Russ' Vintage Iron

More Talk on Vintage International Harvester Combines, Memories of the Machines

Russ Quinn
By  Russ Quinn , DTN Staff Reporter
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A visit to a farm yielded a look at a vintage International combine. Readers had many comments and memories about this vintage machine. (DTN photo by Russ Quinn)

OMAHA (DTN) -- Well, I guess I should have written about vintage International combines a long time ago!

If you remember, last month I wrote about running some errands one day and coming across a vintage International Harvester (IH) 303 combine on a farm place. It was so rusty the red paint was almost all gone but the "303" decal was still visible on the back of the machine.

I attempted to write about some of the IH combines over the years and I missed some models. I received 20 emails about these combines and stories about them. Here is a sample of some of the emails. Thanks to everyone who added to the vintage IH combine conversation!


I enjoyed reading your recent column on vintage IH combines. I always enjoy your columns, especially when you write about IH equipment -- no offense to my John Deere, Gleaner or Massey friends.

We've always been IH fanatics on our farm. Grandpa worked at the IH plant in Hamilton, Ontario.

There are a couple of smaller early models that were not included in your column. In 1959, IH introduced the Model 91 combine. It was a small unit equipped with an 8.5-foot grain head. It could also be outfitted with a two-row corn head and an 8-foot pickup head.

This combine was unique because it had no steering wheel. It had levers for steering like a crawler or mini excavator. IH called the system "planetary steering." When the levers were pushed forward, the combine would go frontwards. When both levers were pulled back together, the combine would back up.

Pulling only one lever at a time would result in the machine turning right or left and it could turn "on a dime." These combines were produced from 1959 until 1962 at the same time as the bigger 03 series combines.

In 1963, IH updated the Model 91 with the Model 93. The 93 had some improvements over the 91, like a 10-foot grain head, more power and a steering wheel. The 93 could also be ordered with a cab. Both of these combines were built at the IH plant in Hamilton, Ontario, Canada.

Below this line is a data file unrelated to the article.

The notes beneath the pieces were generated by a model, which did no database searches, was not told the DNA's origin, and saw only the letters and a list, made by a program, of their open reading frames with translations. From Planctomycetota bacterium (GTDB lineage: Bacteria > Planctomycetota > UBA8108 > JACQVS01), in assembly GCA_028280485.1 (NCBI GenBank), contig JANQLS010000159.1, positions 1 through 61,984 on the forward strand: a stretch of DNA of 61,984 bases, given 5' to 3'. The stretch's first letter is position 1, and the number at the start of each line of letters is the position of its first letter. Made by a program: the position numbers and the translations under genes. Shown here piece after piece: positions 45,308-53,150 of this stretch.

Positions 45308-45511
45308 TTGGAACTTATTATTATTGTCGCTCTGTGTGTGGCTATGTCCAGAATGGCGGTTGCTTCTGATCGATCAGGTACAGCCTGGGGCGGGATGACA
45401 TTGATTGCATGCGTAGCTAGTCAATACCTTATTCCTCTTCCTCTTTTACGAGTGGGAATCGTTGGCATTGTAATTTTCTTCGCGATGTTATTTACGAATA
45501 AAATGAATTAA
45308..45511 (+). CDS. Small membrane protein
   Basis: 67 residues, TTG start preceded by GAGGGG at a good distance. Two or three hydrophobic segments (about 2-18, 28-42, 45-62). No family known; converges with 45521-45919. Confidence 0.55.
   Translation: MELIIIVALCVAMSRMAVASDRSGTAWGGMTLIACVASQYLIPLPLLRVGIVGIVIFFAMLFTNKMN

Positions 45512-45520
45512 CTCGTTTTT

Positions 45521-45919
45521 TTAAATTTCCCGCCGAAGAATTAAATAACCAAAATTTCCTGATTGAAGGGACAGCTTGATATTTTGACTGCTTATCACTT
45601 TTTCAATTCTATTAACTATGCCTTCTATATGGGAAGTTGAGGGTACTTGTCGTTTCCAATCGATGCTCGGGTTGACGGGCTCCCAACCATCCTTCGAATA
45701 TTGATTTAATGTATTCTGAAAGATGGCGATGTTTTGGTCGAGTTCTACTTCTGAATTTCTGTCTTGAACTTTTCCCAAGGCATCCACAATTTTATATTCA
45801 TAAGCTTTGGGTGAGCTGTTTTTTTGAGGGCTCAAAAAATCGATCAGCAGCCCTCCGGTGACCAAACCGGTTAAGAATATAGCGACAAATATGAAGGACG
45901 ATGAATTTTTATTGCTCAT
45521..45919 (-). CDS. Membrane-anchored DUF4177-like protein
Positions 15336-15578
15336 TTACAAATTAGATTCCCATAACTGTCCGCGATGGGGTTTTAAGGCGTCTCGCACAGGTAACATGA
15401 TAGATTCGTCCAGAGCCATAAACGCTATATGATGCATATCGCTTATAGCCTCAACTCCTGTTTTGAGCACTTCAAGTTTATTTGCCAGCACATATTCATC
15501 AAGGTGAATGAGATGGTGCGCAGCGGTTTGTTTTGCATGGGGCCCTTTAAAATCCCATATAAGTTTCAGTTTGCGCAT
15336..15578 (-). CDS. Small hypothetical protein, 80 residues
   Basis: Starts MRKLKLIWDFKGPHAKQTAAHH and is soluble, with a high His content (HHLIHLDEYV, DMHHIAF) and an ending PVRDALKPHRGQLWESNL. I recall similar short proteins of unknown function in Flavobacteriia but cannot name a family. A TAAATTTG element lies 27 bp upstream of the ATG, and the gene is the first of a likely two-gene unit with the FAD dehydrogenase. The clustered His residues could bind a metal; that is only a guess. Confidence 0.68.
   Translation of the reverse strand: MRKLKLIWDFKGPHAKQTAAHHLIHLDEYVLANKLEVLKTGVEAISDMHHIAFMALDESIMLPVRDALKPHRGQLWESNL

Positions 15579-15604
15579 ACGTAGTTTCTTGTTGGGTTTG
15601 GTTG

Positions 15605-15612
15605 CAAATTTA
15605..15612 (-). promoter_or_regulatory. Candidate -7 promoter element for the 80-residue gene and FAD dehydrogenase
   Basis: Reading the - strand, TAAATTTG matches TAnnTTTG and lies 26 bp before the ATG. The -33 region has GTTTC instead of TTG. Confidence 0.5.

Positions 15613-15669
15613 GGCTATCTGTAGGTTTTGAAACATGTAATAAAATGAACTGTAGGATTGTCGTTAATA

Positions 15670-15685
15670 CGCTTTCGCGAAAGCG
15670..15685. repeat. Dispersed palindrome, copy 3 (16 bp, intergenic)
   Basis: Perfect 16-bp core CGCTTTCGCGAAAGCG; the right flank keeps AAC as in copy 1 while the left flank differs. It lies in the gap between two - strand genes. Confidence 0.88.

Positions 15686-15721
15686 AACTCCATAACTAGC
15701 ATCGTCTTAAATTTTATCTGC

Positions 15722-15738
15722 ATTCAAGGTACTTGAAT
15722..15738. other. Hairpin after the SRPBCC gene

I know quite a bit about the 91 combine because when I was a teenager, we had one on our dairy farm. We used it to combine small grains like oats, barley and mixed grain. Later, we combined soybeans with it.

At the time, they were a sweet little rig that made grain harvest a one-man operation as opposed to the grain binder and threshing machine. The only downside of the 91 combine was the absence of a cab.

At the end of a day of combining, I was filthy dirty from the dust, but Dad was happy with all the clean grain in the wagons.

Marty Rokowski

Ontario, Canada


I read your story and found it very interesting. I'm writing to let you know my dad bought a brand new IH 303 in 1965, I believe. It had a two-row-wide corn head and a 13-foot bean head. If my memory serves me correctly, he paid $9,000 for everything.

Stuart Tuggle


We had a 403 combine and also a 402, which was a pull-type IH combine.

Interesting story. Thank you.

Lee Fraase

Buffalo, ND


Vintage IHC combines. You overlooked the 91 and 93 models, which were before 303. They were basically a No. 80 threshing unit with a motor and a transmission. The 91 steered with clutches; the 93 had a steering wheel and tie rods steering.

Ronald Chatt


I stumbled upon your article about vintage IH combines. Dad bought a 123 or 125 in the early '60s just to have something to start with if the custom cutters were late. I left the farm many years ago, but it was my first experience running a combine.

It had really small dual-drive wheels and took a 12-foot swath. Our neighbor had one just like it and once said it would get stuck if you peed on the tires. We soon decided it wasn't worth the trouble and to this day, it sits on the farm rusting away.

Neil Carlson


My parents bought a 105 IH open station combine back in 1967. It had a 10-foot grain head without any header height control. It was a four-cylinder. We did a lot of work with it.

Quite the chore to combine beans.

John Sachar


2577/88 followed 23 series. Flagship started with 8010, then included 7010, 88s, then there's 120s, 130s, 140s, 150s, 250s, maybe more. Don't know how they all intertwine.

Eric Turnquist


I had an IH 151 that had a cab. It was probably an aftermarket and not a factory cab. The 151 was a very good machine for its time.

Bob Sheetz


You forgot the 203 self-propelled International combine and then the 205. These two were the same machines: one had a four-cylinder engine and the other a six-cylinder (460) engine. Both came out in the 1960s.

Don't forget the 205 also.



You didn't mention the 203 and also the 315 combines. These were introduced in the respective years you mentioned for 03s and 15s. They were probably the biggest mistake IH made as the grain tanks hung side-saddle.

My dad ran both of these combines and then moved to a 303, which I still have. Then I bought a 715 and ran it until it dropped a valve and ruined the engine.

I bought a 1440 and ran it until antifreeze leaked into the crankcase and spun a rod bearing. I gave up on combines and hired neighbors to harvest after that. Now my son's preference is John Deere.

Pat Patenaude

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